View full screen - View 1 of Lot 1818. A HIGHLY IMPORTANT UNMOUNTED DIAMOND | 102.39卡拉 橢圓形 D色 內外無瑕 Type IIa 全美鑽石.


A HIGHLY IMPORTANT UNMOUNTED DIAMOND | 102.39卡拉 橢圓形 D色 內外無瑕 Type IIa 全美鑽石

Auction Closed

October 5, 01:20 PM GMT


Upon Request

Lot Details




102.39卡拉 橢圓形 D色 內外無瑕 Type IIa 全美鑽石

The oval brilliant-cut diamond weighing 102.39 carats.

Accompanied by GIA report no. 2205118593, dated 3 September 2020, stating that the diamond is D Colour, Flawless, Excellent Polish and Symmetry; also accompanied by a diamond type classification letter stating that the diamond is determined to be a Type IIa diamond. The GIA report is additionally accompanied by a rarity letter and a separate monograph. Please refer to the report, letters and monograph for further details.


‘In the gemstone industry, as in most other luxury markets, the rarity of an object directly correlates with its desirability. For perspective on the rarity of the 102.39ct Oval Brilliant in the diamond market, consider this statistic: less than one-half of one percent of all stones over one carat submitted to GIA annually are D, Internally Flawless, or D, Flawless. It is rare for any diamond to possess D-color and Flawless clarity, let alone one of 102.39 carats...The 102.39ct Oval brilliant diamond’s stunning appearance cannot be attributed to nature alone. Transforming bulky rough into a graceful, glittering gem is indeed an exacting art, requiring experience, vision, and a tremendous amount of patience. In this regard, the 102.39ct Oval Brilliant diamond is as much a work of human ingenuity as it is of nature. Its spectacular fashioning has coaxed the best out of this massive gem, which consequently displays the finest color and clarity.’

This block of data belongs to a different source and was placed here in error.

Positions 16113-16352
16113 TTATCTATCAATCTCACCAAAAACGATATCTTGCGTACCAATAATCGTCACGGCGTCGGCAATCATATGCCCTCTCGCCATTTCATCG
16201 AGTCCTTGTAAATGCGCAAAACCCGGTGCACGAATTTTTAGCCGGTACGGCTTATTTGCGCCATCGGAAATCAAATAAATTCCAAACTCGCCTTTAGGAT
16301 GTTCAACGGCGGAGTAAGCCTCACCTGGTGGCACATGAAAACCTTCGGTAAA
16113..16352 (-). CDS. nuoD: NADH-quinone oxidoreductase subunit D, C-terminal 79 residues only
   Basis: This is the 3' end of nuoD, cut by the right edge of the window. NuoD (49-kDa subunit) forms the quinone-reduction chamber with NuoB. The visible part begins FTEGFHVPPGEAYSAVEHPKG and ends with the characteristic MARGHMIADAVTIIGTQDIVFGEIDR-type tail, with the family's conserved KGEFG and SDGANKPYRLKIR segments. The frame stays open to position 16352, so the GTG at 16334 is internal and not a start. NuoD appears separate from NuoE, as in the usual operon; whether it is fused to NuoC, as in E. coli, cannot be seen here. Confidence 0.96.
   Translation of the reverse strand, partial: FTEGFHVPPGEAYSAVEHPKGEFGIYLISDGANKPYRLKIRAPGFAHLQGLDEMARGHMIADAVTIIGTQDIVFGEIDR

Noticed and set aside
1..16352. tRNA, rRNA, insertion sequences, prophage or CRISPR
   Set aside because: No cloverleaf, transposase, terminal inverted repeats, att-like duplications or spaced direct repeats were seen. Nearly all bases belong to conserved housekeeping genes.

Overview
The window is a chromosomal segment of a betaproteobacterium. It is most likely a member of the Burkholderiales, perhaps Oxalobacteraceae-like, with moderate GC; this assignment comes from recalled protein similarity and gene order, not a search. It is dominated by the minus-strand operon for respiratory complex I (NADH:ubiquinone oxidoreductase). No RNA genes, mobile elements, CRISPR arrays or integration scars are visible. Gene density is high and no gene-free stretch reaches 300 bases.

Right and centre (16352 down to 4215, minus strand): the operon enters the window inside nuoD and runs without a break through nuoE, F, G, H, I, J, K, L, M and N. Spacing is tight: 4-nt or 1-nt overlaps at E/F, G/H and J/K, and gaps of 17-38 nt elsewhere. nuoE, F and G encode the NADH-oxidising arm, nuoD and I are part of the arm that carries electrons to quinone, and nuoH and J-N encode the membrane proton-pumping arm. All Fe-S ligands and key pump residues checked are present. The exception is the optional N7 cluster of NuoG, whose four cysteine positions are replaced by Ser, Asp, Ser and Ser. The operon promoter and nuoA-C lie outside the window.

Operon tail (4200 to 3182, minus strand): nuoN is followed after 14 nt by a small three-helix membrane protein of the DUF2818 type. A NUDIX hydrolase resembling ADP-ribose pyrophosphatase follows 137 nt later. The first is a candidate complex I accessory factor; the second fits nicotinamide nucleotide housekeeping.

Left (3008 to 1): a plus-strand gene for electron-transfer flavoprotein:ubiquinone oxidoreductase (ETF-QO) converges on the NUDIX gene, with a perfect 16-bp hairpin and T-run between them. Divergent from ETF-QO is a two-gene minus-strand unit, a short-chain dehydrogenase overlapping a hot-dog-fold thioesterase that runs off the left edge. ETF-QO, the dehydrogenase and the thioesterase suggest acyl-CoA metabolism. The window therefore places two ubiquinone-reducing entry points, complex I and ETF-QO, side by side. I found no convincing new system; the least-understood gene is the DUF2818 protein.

Excerpt from the GIA Monograph


‘However, the 102.39 carat oval brilliant…is special based on its combined characteristics. Research done by GIA scientists over the last several years found that large diamonds such as the 102.39 carat oval brilliant likely formed in the lower mantle of the earth…This diamond likely was formed at depths of four or five times deeper than what has been believed for decades, adding to its legacy.’


Excerpt from the Rarity Letter